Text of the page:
Last week the Supreme Court issued an unusual order in a pending immigration case that could foreshadow a key constitutional ruling and in doing so limit President-Elect Trump’s powers to detain certain noncitizens who may be eligible to be removed from the country. The ruling is in regards to a class-action challenge (Jennings v. Rodriguez) brought by the American Civil Liberties Union (ACLU) on behalf of thousands of immigrants, many of whom are in the US legally but who have been detained without an opportunity for a bond hearing in front of a judge to possibly obtain release. US federal law grants immigration authorities broad discretion to detain foreign-born individuals if they are apprehended at the border or have criminal backgrounds. The Supreme Court’s task in this case is to “determine what limits, if any, exist for that grant of authority.”
The justices appeared divided over how to rule, and the new order requests that lawyers for the federal government and the ACLU file a new round of legal briefs addressing whether the Constitution would require a “hearing in front of a judge―or even a release, if the government fails to present strong enough evidence that the person shouldn’t be released―if a detention lasted six months.” The lead plaintiff in the case is Alejandro Rodriguez who was detained for three years without a hearing even though he was a lawful permanent resident. He was facing removal over two minor offenses, a drug charge and joyriding as a teenager.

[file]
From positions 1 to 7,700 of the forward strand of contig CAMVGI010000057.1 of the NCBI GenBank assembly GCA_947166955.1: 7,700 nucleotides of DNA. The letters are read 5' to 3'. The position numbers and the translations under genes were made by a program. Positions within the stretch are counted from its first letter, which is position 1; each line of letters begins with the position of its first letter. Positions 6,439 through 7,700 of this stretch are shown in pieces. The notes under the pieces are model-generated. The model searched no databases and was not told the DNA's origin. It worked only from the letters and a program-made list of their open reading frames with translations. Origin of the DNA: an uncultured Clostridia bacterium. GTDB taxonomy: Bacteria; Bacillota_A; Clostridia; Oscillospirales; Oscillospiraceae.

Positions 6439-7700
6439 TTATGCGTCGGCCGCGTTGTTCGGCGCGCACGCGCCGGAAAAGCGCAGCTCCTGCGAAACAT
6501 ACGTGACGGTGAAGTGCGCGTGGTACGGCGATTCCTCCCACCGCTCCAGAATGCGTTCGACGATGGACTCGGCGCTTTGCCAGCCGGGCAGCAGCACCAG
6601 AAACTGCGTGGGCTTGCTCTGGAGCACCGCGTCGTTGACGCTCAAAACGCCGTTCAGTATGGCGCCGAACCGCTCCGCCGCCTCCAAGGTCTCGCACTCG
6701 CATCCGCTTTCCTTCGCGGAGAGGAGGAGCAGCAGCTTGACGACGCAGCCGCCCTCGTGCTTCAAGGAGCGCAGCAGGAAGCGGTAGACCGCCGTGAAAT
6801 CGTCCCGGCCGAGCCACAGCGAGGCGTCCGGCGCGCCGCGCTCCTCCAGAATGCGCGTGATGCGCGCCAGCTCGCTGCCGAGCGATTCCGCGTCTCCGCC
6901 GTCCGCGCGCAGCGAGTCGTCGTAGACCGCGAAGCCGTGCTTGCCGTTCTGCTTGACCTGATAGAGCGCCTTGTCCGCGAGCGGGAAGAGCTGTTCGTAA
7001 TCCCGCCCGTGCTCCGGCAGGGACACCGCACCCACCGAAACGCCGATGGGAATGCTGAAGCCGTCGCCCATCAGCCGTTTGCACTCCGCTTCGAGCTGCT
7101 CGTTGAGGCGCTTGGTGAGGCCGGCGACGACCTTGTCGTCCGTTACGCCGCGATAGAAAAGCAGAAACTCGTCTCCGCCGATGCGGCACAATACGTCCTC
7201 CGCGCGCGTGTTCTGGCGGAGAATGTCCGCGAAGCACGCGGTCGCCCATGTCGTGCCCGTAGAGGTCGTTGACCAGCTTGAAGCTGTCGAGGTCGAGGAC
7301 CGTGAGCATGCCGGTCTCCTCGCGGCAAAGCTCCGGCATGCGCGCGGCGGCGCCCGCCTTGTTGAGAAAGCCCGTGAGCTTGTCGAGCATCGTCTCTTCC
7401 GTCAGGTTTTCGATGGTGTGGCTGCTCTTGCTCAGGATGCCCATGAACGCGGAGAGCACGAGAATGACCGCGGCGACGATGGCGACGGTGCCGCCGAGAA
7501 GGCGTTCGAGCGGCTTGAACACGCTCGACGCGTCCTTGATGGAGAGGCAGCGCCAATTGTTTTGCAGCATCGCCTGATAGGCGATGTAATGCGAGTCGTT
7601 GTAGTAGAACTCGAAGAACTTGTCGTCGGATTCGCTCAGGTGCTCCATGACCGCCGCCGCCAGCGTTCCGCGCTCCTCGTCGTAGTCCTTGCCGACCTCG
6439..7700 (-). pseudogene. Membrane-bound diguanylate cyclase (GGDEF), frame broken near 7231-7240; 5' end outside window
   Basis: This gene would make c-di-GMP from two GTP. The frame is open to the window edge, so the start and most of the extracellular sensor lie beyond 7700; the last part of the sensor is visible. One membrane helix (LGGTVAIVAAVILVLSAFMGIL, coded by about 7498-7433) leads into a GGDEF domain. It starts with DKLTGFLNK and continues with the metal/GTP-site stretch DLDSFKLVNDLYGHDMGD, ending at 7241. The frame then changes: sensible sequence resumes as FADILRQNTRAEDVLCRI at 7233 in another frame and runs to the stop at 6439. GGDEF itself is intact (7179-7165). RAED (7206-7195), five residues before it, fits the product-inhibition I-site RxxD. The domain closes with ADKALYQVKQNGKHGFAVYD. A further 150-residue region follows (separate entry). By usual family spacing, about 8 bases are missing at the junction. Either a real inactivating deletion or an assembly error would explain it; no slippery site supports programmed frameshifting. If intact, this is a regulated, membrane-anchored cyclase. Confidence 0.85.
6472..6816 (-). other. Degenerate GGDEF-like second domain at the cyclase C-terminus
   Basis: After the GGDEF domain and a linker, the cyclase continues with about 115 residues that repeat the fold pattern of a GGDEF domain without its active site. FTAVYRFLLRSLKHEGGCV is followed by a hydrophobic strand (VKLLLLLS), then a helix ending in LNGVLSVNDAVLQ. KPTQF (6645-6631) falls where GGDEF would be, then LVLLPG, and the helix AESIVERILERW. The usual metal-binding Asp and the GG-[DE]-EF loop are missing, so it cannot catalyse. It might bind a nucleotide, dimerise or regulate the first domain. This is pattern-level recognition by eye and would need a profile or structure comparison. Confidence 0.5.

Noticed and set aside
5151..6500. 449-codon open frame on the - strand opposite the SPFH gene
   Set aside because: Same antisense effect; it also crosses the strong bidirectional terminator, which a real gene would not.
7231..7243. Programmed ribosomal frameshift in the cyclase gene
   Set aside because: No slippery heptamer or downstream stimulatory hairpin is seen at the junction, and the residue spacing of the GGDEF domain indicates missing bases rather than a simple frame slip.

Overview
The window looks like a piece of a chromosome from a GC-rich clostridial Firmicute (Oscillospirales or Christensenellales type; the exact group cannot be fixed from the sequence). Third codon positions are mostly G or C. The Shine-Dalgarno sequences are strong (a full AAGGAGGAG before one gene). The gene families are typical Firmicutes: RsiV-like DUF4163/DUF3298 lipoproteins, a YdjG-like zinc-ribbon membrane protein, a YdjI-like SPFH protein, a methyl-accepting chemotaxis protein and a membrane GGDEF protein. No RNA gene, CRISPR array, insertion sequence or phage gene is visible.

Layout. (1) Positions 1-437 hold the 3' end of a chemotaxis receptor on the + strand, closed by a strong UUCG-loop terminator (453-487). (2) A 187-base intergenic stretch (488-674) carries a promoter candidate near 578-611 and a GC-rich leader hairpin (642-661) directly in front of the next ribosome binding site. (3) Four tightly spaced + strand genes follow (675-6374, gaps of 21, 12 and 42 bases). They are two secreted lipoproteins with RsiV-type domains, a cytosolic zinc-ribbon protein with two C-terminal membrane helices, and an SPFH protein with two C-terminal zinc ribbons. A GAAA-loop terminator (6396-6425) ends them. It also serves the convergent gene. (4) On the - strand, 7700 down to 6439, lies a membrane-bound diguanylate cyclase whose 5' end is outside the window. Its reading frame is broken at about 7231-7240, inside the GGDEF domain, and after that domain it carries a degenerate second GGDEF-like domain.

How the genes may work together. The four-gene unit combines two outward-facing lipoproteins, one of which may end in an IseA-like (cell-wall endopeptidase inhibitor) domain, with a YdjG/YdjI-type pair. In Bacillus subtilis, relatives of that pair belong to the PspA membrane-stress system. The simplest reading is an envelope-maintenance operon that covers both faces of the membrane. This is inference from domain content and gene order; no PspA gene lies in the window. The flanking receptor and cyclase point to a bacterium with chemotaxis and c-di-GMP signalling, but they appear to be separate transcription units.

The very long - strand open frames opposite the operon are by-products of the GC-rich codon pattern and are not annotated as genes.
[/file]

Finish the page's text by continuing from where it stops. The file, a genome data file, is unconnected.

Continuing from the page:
The ACLU explains the consequences of long-term detainment for noncitizens:
Without a bond hearing, people…may spend years behind bars in a prison jumpsuit, shackled for visits with loved ones, subjected to strip searches and solitary confinement, and referred to by guards as a number. They may suffer separation from family members, often across state lines; see their children placed in foster care; and lose jobs, savings, homes, and businesses. About 73 percent of immigration detainees are held in private prisons, which have a grisly track record of deaths due to medical neglect, suicides, and sexual abuse.
At the case’s oral arguments in November, the Supreme Court’s more conservative members appeared to be opting for a narrower ruling based on current immigration law and a prior appeals ruling in favor of the detainees. “We do not have the constitutional issue before us,” Justice Anthony Kennedy told Ahilan Arulanantham, the ACLU lawyer who argued the case. Justice Kennedy authored a concurring opinion in an earlier immigration case that upheld only brief detentions without due process.
With the additional request, the Huffington Post notes, the “justices may be signaling a desire to not split 4-to-4 in a case that could directly implicate the authority of the incoming Trump administration in an area that was a linchpin in the president-elect’s campaign.”
“I think it’s really hard to read the tea leaves here,” Arulanantham tells the Huffington Post. He adds that the justices’ request last Thursday indicates “the court wasn’t yet satisfied with either party’s position.”